Retired & Bored? Seniors Can Benefit From Playing Music Too

Oct 8, 2014

In keeping with recent topics, this weeks we’re going to take a short look at some of the benefits of a musical eduction for those in their twilight years: the elderly. There are many unique and astounding benefits for seniors to gain through learning a musical instrument. Following a long life of busy work, the slow pace of a life in retirement might leave many longing for something to do, and picking up a musical instrument is a fantastic hobby that can provide a lot more advantages than just simply passing the time.

While playing an instrument has many side and fringe benefits, a major benefit that cannot be over looked is that it helps defeat boredom. For many retired folks, boredom, loneliness, and general ennui can be a reality of every day life. If left alone, this can become a much more serious issue for older people than it might seem at first. This kind of long term boredom or tedium can lead to restlessness, depression, loneliness, a negative outlook on life, and in severe cases physical deterioration. Without something to break the monotony, these somewhat mild conditions can become aggravated, progress into severe mental and physical concerns, and even complicate pre existing conditions.

Of course, defeating boredom is not the only benefit to seniors from learning to play an instrument. As is the case with countless seniors who live alone, feelings of loneliness and melancholy can be common and pervasive. Learning to play can help keep those feelings at bay. Genres like jazz or the blues were first created to help both songwriters and audiences to beat back those negative feelings. These kinds of feelings may be commonplace, but wallowing in them is certainly not recommended. The very process of learning every aspect of music and playing your instrument of choice is already an amazingly effective weapon against negative emotions. Once skills are learned, and can be put to good use in expressing one’s self emotionally, spiritually, and creatively, there follows a sense of fulfilment and achievement that dispels feelings of sadness and loss.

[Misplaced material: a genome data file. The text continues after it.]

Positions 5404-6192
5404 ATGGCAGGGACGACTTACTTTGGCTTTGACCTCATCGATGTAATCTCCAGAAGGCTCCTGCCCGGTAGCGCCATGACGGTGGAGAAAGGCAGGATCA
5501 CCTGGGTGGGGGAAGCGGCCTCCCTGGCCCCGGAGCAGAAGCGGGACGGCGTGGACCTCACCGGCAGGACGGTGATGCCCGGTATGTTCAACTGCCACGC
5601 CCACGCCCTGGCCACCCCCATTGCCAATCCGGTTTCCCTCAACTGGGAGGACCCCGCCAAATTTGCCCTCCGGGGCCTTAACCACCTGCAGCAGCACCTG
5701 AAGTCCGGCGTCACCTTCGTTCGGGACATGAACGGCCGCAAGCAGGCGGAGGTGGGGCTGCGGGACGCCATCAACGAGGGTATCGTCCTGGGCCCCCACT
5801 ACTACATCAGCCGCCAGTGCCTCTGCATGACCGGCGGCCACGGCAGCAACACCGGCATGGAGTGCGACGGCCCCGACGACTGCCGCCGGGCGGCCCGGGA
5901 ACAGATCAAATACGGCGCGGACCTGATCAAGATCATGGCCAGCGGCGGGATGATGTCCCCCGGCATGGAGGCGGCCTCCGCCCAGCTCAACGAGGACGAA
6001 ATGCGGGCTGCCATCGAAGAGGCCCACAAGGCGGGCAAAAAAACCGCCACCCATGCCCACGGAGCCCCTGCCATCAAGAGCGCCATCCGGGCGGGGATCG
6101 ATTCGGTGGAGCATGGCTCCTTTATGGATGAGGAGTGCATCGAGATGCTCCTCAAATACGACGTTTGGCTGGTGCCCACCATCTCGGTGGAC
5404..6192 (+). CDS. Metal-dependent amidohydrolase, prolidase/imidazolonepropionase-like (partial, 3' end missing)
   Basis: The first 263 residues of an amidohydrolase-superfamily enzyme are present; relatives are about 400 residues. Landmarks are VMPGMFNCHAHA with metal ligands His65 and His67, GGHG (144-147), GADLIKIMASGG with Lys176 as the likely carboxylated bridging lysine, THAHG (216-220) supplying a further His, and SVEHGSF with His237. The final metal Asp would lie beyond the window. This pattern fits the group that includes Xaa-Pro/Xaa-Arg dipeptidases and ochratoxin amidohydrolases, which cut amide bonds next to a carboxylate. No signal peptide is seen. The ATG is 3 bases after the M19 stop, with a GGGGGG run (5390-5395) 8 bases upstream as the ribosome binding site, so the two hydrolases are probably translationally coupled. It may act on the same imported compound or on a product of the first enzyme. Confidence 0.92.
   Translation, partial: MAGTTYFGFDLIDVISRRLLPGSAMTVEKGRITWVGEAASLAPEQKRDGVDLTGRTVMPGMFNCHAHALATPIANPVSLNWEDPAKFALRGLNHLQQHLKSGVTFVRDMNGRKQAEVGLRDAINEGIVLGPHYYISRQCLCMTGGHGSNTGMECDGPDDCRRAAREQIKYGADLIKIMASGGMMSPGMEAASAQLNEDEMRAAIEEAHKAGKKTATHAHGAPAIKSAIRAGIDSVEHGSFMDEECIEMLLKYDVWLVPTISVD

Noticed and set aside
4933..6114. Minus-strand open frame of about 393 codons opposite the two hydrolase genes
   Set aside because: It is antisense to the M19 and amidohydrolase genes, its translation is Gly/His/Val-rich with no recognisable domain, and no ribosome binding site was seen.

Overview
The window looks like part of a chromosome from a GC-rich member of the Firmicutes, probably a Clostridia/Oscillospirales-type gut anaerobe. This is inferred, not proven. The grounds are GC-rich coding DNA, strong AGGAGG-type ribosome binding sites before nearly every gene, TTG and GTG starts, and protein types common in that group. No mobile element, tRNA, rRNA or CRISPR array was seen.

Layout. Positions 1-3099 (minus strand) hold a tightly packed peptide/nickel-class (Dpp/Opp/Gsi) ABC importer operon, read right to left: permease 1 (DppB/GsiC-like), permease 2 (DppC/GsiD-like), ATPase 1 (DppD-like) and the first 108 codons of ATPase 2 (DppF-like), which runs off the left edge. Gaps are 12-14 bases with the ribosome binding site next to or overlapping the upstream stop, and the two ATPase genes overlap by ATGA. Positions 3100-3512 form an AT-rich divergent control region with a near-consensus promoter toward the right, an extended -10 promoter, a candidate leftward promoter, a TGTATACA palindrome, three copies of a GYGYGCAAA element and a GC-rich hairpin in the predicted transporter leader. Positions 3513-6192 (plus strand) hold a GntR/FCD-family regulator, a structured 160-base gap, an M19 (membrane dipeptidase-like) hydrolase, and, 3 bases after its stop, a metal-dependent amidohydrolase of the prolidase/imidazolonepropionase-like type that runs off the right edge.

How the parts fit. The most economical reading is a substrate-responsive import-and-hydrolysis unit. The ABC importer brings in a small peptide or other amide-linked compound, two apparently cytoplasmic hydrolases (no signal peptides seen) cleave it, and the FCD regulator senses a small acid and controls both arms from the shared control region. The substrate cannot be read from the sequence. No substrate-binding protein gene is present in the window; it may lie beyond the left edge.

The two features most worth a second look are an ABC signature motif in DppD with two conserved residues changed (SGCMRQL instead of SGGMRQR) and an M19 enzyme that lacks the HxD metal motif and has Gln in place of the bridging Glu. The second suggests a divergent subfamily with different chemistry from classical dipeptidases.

As amazing as the emotional benefits of music lessons for seniors are, some of the physical ramifications can be even more astounding. One of the all too real facts of ageing is that we simply begin to lose physical attributes we counted on in our youth. Things like sharp hearing, clear eyesight, and accurate coordination have a tendency to fade and fail over time. That being said, like training your muscles at the gym, we can use music to help keep these senses better fine tuned later in life. The first sense that fades is hearing. Even by the time you reach your early twenties you do not have the same hearing range that you had in high school. Learning to differentiate between notes helps the brain to form new connections in the areas responsible for processing auditory stimuli. Basically your brain learns new ways to process sounds. This amounts to clearer general hearing later in life, and even an improvement in picking out specific sounds, like a single voice in a crowded room.

Similar to hearing, eyesight is another of our vital senses that is ravaged by time. But as the old adage goes “use it, or lose it.” Learning to read music can have a similar effect on the visual part of the brain as playing has on the auditory portions. Eyesight is a slightly more complex system than hearing, but using your senses for a new skill will always improve your abilities.